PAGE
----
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Chemistry: Atoms First 2e

17.2 Factors Affecting Reaction Rates

Chemistry: Atoms First 2e17.2 Factors Affecting Reaction Rates

Learning Objectives

By the end of this section, you will be able to:

  • Describe the effects of chemical nature, physical state, temperature, concentration, and catalysis on reaction rates

The rates at which reactants are consumed and products are formed during chemical reactions vary greatly. Five factors typically affecting the rates of chemical reactions will be explored in this section: the chemical nature of the reacting substances, the state of subdivision (one large lump versus many small particles) of the reactants, the temperature of the reactants, the concentration of the reactants, and the presence of a catalyst.

The Chemical Nature of the Reacting Substances

The rate of a reaction depends on the nature of the participating substances. Reactions that appear similar may have different rates under the same conditions, depending on the identity of the reactants. For example, when small pieces of the metals iron and sodium are exposed to air, the sodium reacts completely with air overnight, whereas the iron is barely affected. The active metals calcium and sodium both react with water to form hydrogen gas and a base. Yet calcium reacts at a moderate rate, whereas sodium reacts so rapidly that the reaction is almost explosive.

The Physical States of the Reactants

A chemical reaction between two or more substances requires intimate contact between the reactants. When reactants are in different physical states, or phases (solid, liquid, gaseous, dissolved), the reaction takes place only at the interface between the phases. Consider the heterogeneous reaction between a solid phase and either a liquid or gaseous phase. Compared with the reaction rate for large solid particles, the rate for smaller particles will be greater because the surface area in contact with the other reactant phase is greater. For example, large pieces of iron react more slowly with acids than they do with finely divided iron powder (Figure 17.6). Large pieces of wood smolder, smaller pieces burn rapidly, and saw dust burns explosively.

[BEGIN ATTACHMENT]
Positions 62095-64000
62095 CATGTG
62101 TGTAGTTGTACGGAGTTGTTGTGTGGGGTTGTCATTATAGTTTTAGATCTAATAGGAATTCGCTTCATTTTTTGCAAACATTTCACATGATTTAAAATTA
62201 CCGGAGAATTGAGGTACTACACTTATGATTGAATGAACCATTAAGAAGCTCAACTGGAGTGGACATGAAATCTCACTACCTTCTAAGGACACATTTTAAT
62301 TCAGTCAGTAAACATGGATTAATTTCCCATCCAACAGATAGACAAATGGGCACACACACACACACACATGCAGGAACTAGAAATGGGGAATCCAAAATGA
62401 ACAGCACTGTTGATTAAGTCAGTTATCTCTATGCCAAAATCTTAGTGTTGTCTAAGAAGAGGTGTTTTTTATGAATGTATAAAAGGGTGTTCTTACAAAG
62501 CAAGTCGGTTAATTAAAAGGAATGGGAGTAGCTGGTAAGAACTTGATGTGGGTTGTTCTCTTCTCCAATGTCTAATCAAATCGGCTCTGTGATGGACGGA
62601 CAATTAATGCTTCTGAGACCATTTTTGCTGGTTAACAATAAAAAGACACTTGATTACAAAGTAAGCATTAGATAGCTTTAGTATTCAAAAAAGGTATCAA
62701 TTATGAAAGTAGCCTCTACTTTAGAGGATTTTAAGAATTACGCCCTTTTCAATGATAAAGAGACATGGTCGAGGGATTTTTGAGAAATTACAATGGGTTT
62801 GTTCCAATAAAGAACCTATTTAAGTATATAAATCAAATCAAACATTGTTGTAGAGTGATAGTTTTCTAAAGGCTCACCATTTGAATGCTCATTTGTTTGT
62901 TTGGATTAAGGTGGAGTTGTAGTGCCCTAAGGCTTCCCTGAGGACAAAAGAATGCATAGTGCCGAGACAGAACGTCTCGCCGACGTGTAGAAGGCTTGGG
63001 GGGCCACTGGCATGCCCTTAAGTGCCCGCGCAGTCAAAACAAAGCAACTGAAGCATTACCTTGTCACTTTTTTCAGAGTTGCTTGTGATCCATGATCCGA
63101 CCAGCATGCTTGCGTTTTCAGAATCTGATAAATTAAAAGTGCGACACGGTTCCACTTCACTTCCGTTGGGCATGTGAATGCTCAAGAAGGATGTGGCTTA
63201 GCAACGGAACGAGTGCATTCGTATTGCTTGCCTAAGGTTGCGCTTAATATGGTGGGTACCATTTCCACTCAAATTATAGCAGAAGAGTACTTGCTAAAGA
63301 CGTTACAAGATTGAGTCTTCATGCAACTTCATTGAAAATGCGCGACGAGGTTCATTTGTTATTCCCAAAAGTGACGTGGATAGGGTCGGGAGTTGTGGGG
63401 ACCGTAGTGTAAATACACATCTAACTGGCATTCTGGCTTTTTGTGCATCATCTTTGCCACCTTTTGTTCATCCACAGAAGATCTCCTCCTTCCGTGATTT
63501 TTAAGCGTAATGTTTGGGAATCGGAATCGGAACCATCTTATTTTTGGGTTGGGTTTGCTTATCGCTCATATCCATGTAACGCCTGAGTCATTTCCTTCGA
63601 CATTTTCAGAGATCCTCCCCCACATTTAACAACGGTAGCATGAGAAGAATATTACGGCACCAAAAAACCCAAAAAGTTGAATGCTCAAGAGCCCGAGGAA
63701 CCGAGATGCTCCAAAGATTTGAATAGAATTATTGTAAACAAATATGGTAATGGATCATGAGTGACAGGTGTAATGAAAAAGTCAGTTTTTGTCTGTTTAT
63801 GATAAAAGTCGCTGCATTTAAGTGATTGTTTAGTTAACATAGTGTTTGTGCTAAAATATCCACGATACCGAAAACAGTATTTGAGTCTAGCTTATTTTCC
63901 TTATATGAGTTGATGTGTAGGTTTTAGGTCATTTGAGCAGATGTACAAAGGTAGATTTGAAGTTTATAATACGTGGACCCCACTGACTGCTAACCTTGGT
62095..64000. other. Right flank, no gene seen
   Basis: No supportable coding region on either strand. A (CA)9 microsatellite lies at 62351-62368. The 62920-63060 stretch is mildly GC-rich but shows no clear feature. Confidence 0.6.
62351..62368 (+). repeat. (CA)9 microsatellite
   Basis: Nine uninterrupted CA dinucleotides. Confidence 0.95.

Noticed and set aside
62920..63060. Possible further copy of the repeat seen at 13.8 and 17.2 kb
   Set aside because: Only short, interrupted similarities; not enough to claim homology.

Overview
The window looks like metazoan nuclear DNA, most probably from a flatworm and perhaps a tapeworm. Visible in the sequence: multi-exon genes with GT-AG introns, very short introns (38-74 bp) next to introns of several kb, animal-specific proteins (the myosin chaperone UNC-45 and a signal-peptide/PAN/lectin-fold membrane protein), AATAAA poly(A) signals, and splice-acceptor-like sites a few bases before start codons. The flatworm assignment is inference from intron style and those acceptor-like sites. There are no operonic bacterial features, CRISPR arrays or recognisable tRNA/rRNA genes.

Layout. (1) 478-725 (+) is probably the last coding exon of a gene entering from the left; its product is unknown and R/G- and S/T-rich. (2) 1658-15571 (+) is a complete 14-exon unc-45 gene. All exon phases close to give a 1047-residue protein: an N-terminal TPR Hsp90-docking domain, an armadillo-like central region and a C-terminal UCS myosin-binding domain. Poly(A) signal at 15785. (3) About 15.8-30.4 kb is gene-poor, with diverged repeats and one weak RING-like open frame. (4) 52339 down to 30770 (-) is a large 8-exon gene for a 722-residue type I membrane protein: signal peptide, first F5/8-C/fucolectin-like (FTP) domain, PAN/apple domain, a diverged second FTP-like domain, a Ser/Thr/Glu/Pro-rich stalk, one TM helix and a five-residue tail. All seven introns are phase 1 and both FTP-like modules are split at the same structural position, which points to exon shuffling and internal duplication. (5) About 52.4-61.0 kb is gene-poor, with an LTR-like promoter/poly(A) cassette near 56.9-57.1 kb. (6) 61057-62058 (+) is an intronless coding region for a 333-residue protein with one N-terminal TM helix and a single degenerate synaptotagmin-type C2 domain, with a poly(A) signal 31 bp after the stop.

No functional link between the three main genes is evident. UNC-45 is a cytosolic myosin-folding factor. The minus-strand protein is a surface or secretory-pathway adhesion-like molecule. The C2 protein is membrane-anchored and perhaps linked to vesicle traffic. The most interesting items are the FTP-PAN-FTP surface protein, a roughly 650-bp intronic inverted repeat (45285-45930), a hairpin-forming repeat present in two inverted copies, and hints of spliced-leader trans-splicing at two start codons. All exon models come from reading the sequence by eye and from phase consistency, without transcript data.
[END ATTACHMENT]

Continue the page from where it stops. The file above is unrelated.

This figure shows two photos labeled (a) and (b). Photo (a) shows the bottom of a test tube. The test tube is filled with a dark gas, and there is a dark substance and bubbles in the bottom. Photo (b) shows a rod and bubbles in a test tube similar to photo (a), but the gas in the test tube is not as dark.
Figure 17.6 (a) Iron powder reacts rapidly with dilute hydrochloric acid and produces bubbles of hydrogen gas: 2Fe(s) + 6HCl(aq) 2FeCl3(aq) + 3H2(g). (b) An iron nail reacts more slowly because the surface area exposed to the acid is much less.

Temperature of the Reactants

Chemical reactions typically occur faster at higher temperatures. Food can spoil quickly when left on the kitchen counter. However, the lower temperature inside of a refrigerator slows that process so that the same food remains fresh for days. Gas burners, hot plates, and ovens are often used in the laboratory to increase the speed of reactions that proceed slowly at ordinary temperatures. For many chemical processes, reaction rates are approximately doubled when the temperature is raised by 10 °C.

Concentrations of the Reactants

The rates of many reactions depend on the concentrations of the reactants. Rates usually increase when the concentration of one or more of the reactants increases. For example, calcium carbonate (CaCO3) deteriorates as a result of its reaction with the pollutant sulfur dioxide. The rate of this reaction depends on the amount of sulfur dioxide in the air (Figure 17.7). An acidic oxide, sulfur dioxide combines with water vapor in the air to produce sulfurous acid in the following reaction:

SO2(g)+H2O(g)H2SO3(aq)SO2(g)+H2O(g)H2SO3(aq)

Calcium carbonate reacts with sulfurous acid as follows:

CaCO3(s)+H2SO3(aq)CaSO3(aq)+CO2(g)+H2O(l)CaCO3(s)+H2SO3(aq)CaSO3(aq)+CO2(g)+H2O(l)

In a polluted atmosphere where the concentration of sulfur dioxide is high, calcium carbonate deteriorates more rapidly than in less polluted air. Similarly, phosphorus burns much more rapidly in an atmosphere of pure oxygen than in air, which is only about 20% oxygen.

A photograph is shown of an angel statue. While some details of the statue, including facial features, are present, effects of weathering appear to be diminishing these features.
Figure 17.7 Statues made from carbonate compounds such as limestone and marble typically weather slowly over time due to the actions of water, and thermal expansion and contraction. However, pollutants like sulfur dioxide can accelerate weathering. As the concentration of air pollutants increases, deterioration of limestone occurs more rapidly. (credit: James P Fisher III)

The Presence of a Catalyst

Relatively dilute aqueous solutions of hydrogen peroxide, H2O2, are commonly used as topical antiseptics. Hydrogen peroxide decomposes to yield water and oxygen gas according to the equation:

2H2O2(aq)2H2O(l)+O2(g)2H2O2(aq)2H2O(l)+O2(g)

Under typical conditions, this decomposition occurs very slowly. When dilute H2O2(aq) is poured onto an open wound, however, the reaction occurs rapidly and the solution foams because of the vigorous production of oxygen gas. This dramatic difference is caused by the presence of substances within the wound’s exposed tissues that accelerate the decomposition process. Substances that function to increase the rate of a reaction are called catalysts, a topic treated in greater detail later in this chapter.

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